June 12, 2005
June 12, 2005
June 15, 2005
10.472.1 - 10.472.7
Development of Multimedia Instructional Tools for Strength of Materials Jack Zecher, Justin Davis, Heather Deaton and Deric Pawlaczyk Mechanical Engineering Technology Department Indiana University-Purdue University Indianapolis
This paper describes a series of multimedia based instructional lessons that are being developed to enhance a Strength of Materials course. Use of these lessons will help students to more rapidly understand many concepts that are difficult to describe on the printed pages of a textbook or in the traditional classroom chalkboard lecture. These computer based lessons consist of realistic images, animations of parts deforming as loads are applied, color stress contours, and simulated “pencil-on-paper solutions.” These lessons provide an alternative learning environment which can be used as a supplement to the traditional classroom. The process of how a combination of three-dimensional images, animation sequences, and audio narrations were used to create these lessons is discussed. This includes the various software packages were used and how these various multimedia components were combined and delivered.
There are currently many areas in which computer based products are being used to improve instruction in Strength of Materials courses for engineering technology students. Several instances 1,2 involve the use of advanced analytical software tools, such as finite element analysis to allow students to perform calculations more sophisticated than those normally covered in the course. These types of computer applications provide students with the means to explore problems beyond the scope of the typical textbook; however, these tools require a large amount of time and effort in order to provide a minimal amount of beneficial instructional content.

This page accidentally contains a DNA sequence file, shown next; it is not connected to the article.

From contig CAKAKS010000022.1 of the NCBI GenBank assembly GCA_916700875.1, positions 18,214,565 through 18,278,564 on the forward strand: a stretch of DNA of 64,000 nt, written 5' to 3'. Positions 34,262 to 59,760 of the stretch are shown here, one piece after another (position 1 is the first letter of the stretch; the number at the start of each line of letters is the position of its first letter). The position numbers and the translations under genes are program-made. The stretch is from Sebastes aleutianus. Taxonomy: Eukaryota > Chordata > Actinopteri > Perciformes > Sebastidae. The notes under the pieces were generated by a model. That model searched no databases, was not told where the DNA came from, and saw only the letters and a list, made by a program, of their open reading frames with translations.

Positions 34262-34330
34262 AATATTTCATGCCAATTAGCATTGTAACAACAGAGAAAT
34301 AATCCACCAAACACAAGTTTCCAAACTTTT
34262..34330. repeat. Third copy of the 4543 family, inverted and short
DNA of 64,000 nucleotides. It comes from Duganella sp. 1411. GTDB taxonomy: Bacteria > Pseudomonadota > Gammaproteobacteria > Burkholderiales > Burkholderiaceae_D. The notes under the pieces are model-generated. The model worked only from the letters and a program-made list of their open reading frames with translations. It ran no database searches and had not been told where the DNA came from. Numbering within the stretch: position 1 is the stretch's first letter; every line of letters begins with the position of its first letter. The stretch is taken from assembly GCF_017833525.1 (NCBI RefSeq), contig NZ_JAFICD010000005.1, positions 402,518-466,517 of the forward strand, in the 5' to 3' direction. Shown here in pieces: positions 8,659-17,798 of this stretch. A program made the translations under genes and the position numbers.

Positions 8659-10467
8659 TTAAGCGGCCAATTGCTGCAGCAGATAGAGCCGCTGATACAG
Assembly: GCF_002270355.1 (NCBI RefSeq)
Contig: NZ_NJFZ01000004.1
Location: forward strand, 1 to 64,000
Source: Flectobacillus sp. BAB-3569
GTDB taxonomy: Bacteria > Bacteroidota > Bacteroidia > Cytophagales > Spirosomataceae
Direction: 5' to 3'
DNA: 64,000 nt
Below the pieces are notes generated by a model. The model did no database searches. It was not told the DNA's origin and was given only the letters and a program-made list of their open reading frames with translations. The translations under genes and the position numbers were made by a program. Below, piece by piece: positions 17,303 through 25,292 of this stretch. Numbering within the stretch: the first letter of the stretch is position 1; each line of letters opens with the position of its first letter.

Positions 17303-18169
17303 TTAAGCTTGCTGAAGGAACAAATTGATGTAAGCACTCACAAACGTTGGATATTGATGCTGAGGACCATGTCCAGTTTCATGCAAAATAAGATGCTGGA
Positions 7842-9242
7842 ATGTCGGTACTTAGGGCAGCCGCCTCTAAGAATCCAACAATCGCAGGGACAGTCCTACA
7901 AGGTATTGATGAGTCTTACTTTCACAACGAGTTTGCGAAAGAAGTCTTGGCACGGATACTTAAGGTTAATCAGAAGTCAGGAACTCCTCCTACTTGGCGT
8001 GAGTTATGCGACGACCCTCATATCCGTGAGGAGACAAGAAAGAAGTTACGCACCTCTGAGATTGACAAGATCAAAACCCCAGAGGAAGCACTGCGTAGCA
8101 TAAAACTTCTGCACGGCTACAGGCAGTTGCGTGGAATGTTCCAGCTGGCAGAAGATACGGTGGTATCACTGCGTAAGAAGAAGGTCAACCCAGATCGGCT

With the advent of online courses, computers connected to the internet have been used to facilitate the distribution of course materials. Many courses are now taught where course notes and solutions to homework problems and previous exams are posted for students on the web. By eliminating barriers of time and distance, this improved distribution mechanism makes it easier to provide reference materials and examples to students. Much of the material delivered in this manner, however, is no different from that which could be photocopied and handed out in the classroom.
The project described in this paper takes advantage of the multimedia capabilities of the computer to improve the quality of material used to describe example problems. A combination
“Proceedings of the 2005 American Society for Engineering Education Annual Conference & Exposition Copyright © 2005, American Society for Engineering Education”
Zecher, J. (2005, June), Development Of Multimedia Instructional Tools For Strength Of Materials Paper presented at 2005 Annual Conference, Portland, Oregon. 10.18260/1-2--14567
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